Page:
While a wealth of tapes document the Miles Davis septet’s tour of Europe in the fall of ’73, factual record of the band’s itinerary is full of holes. One known gap is the 4-day stretch between a phenomenal set in Vienna and this November 7th performance in Belgrade – a dream double bill alongside the Rahsaan Roland Kirk Quintet. Whatever Miles’ band was up to in the span of time between these dates remains a mystery, but its atypical approach to this set makes for one of the year’s most captivating tapes.
Grey-market travelers may be familiar with this set from the unofficial double CD-R Another Bitches Brew, where it’s paired with Miles’ 1971 performance from the same venue. It’s a relatively brief show and by all accounts the band’s only performance of the evening – another oddity given Miles’ trend toward 60- to 90-minute headlining slots.
In a set loaded with relaxed tempos, melodies and themes that dissolve mid-statement, soloists who play out of turn or simply lay out entirely, and an effortlessly fluid five-song sequence consisting of just three tunes, the band tosses its playbook out the window here in Belgrade. Like the James Brown-indebted 1969 Newport set that foreshadowed the Bitches Brew vibe, or the mysterious late 1970 show that grooves harder than rhyme or reason, this tape from Belgrade is an example of one of the inexplicable left turns that are either an anomaly or a glimpse of the future. Either way, they’re a glorious listening experience.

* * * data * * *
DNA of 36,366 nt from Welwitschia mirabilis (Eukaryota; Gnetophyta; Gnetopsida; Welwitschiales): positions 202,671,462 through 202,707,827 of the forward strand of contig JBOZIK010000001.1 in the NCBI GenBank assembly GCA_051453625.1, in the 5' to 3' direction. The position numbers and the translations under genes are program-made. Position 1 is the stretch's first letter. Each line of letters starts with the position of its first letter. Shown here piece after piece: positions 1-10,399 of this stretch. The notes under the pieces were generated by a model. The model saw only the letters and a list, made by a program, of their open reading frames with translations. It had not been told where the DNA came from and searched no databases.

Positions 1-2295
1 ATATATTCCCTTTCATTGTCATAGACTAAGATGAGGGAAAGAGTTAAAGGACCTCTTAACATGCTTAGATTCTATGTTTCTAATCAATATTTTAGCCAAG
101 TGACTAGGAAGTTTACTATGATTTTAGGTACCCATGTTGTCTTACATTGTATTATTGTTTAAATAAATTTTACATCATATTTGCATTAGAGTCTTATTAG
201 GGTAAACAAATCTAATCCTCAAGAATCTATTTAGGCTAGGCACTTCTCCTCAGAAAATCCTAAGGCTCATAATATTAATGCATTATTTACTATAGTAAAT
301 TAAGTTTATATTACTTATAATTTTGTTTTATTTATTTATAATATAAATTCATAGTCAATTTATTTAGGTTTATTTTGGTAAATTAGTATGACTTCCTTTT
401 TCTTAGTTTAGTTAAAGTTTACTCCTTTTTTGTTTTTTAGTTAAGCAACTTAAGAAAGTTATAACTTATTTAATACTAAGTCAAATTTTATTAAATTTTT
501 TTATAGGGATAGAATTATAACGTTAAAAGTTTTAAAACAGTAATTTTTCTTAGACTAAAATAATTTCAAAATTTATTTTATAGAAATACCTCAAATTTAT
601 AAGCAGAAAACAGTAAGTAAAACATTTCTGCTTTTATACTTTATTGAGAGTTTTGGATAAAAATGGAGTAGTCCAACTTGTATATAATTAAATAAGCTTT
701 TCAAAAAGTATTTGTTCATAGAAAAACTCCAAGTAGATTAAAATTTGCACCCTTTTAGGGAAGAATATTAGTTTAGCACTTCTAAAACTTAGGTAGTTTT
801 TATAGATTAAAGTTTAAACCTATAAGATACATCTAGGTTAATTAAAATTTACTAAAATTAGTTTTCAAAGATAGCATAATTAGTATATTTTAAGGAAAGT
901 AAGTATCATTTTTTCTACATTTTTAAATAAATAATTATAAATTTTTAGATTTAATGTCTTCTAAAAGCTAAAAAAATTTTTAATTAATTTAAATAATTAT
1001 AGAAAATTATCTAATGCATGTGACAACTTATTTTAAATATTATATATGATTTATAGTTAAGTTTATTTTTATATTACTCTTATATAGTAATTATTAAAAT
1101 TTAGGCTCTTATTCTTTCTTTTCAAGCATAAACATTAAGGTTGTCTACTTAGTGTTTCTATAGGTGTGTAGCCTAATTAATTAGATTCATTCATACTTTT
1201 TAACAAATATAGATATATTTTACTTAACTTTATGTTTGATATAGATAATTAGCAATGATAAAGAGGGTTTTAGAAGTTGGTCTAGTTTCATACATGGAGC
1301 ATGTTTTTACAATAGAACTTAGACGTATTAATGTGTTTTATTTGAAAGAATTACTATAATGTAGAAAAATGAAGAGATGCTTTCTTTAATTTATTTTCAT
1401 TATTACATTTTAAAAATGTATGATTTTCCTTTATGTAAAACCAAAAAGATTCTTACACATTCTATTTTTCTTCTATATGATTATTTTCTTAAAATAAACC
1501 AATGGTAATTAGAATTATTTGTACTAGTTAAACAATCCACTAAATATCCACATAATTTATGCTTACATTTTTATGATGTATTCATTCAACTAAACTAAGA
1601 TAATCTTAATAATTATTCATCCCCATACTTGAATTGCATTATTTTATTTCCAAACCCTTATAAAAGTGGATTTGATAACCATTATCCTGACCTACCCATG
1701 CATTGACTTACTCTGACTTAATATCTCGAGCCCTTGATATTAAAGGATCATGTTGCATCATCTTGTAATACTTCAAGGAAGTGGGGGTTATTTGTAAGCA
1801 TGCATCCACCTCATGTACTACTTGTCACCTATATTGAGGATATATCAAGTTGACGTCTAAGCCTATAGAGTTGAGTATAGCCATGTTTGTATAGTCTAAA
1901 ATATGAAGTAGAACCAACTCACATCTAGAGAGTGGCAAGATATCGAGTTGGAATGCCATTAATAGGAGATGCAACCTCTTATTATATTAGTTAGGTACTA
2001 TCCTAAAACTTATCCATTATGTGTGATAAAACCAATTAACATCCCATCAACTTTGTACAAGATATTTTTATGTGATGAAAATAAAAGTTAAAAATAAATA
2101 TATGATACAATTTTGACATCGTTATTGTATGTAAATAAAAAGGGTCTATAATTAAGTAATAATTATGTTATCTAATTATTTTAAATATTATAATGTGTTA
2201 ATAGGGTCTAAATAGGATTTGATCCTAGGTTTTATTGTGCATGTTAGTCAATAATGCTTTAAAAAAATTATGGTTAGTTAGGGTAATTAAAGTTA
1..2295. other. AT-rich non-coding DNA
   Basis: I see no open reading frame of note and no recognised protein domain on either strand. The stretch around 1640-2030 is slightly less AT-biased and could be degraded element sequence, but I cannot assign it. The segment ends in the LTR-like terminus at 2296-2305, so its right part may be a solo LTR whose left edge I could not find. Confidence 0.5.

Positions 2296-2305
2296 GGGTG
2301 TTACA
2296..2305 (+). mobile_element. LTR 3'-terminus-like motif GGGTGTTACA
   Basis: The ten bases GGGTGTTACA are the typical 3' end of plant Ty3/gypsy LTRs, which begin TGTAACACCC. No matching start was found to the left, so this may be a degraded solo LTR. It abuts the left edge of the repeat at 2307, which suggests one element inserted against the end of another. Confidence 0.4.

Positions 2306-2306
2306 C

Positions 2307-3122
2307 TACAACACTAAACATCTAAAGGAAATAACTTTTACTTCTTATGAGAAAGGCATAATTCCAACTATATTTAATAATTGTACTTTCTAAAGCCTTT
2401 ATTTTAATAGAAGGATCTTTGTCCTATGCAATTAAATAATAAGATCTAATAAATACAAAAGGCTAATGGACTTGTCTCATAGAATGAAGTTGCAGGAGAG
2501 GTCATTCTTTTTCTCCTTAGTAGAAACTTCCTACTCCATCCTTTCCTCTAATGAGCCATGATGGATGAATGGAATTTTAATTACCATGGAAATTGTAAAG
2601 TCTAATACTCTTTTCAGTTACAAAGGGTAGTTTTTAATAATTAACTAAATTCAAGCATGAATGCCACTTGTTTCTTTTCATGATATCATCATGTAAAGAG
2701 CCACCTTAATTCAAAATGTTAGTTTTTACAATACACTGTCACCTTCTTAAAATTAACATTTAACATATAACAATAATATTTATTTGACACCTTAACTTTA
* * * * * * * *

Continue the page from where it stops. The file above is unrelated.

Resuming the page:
This Belgrade set’s bizarre final form is shaped by a few elements, the first of which is the low profile of Dave Liebman on tenor and soprano sax. On opener “Turnaroundphrase” he’s nowhere to be found, leaving Miles to sketch the theme and briefly shadow box before tapping in Pete Cosey for a solo. His appearances are fleeting across “Tune in 5” and the reprise of “Turnaroundphrase”, and though he turns in a typically stunning flute intro in “Calypso Frelimo”, it’s his longest turn of the night.
The second factor is Miles’ clear change in direction. His horn work is pure utility – tightly wound riffing used to set the tone before quickly relinquishing the spotlight. His organ playing is beamed in from Saturn itself – heavy on bursts of terrifying, atonal skronk and liberal use of the instrument’s synth-like ribbon controller. And his reliance on drama-building stop/starts here is minimal, allowing the band to let grooves evolve at their own pace and transition into and out of tunes at will.
In Liebman’s absence and Miles’ desire to fade into the background, Cosey is given free rein – operating untethered from the set’s skeletal structure, sculpting bizarre new forms and soloing at extraordinary length across the entire performance. His leadoff solo on “Turnaroundphrase” and dual solos with Reggie Lucas on “Calypso Frelimo” are superb, but the entire set is simply littered with peak Cosey. Easily one of his most thrilling appearances on tape thus far.
At a tidy 44 minutes, this is essential end-to-end listening.
Miles Davis (trumpet, organ)
Dave Liebman (soprano, tenor, flute)
Pete Cosey (guitar, percussion)
Reggie Lucas (guitar)
Michael Henderson (electric bass)
Al Foster (drums)
Mtume (conga, percussion)